I have a number of doctor friends that I know from church, scouts (yes, I’m an assistant scoutmaster), or other local group. I must admit that generally our focus is whatever activity is at hand, but every once in a while they or I will bring up the topic of EMR.
These types of discussions are especially fascinating because they give a nice insight into a doctor’s perspective from someone who’s not inside the healthcare IT bubble. You know, that bubble where we all know the difference between meaningful use stage 1 and 2, ONC-ATCB and CCHIT, and a whole set of other acronyms. Certainly these doctors know some of these terms or have at least heard of some of these terms, but they definitely don’t know all the details. In fact, that’s what makes it so interesting to see what they know and what they don’t know.
I bring all of this up because I had a short discussion with one of the really smart doctor friends of mine. When I say smart I mean it from a clinical standpoint (he’s seen me a few times), but he’s also a very smart businessman as well. So, with this respect I’m always interested to hear his take on things.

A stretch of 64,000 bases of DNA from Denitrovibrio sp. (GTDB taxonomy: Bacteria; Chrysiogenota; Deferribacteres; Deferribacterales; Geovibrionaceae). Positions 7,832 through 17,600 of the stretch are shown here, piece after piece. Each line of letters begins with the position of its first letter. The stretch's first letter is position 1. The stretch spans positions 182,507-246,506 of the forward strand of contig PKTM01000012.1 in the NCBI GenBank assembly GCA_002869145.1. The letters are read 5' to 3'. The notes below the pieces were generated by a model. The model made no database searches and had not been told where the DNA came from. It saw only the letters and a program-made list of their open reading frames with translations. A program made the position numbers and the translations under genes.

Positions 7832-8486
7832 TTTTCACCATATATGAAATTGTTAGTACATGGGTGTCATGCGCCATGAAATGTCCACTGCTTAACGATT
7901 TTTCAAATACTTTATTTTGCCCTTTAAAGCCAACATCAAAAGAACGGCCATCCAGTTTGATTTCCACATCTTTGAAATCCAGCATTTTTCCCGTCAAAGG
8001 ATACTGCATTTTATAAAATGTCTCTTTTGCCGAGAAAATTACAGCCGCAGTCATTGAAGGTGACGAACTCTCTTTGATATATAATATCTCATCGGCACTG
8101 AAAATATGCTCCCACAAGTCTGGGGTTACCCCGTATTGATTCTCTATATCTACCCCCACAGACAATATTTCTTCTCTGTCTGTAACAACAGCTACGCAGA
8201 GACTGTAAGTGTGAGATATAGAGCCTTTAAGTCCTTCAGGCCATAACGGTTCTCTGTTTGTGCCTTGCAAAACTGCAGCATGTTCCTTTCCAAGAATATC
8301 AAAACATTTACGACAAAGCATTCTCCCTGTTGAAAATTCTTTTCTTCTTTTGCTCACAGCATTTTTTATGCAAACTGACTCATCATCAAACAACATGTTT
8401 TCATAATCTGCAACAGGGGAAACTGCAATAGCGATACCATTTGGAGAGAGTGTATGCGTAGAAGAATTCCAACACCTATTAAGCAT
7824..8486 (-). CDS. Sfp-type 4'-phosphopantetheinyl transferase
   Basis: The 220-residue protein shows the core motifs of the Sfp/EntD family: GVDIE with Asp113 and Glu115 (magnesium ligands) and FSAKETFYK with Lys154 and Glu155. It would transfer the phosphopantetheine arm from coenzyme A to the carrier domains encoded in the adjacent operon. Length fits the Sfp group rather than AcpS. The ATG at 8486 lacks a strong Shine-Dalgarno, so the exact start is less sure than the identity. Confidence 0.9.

This doctor has been a user of an EMR for quite a few years. He’s quite satisfied with his EMR and in our discussion he is planning to get the Medicaid EHR incentive money. After a short discussion he stopped and told me, “John, you know the thing I dislike most about an EMR?”
Then, he proceeded to tell me, “The thing I dislike most about an EMR is that it perpetuates misinformation.”
I’d certainly considered the topic before, but I thought it was an excellent description of this EMR challenge.
Part of this reminds me of a guest post done by Dr. West about Copy and Paste in EMR (He now blogs at Happy EMR Doctor). Copy and paste has the challenge of perpetuating misinformation too. Although, I think his comment is much deeper than just copy and paste.
There’s a challenge in most EMR software to take whatever was entered as complete fact. It’s not usually as easy as putting a line through it to correct something that was entered incorrectly. There’s no reimbursement for correcting or updating records even if it’s really essential to great patient care. As a commenter on the above copy and paste post said, “It is not the machine or process, it comes down to ethics, professionalism, and accountability.”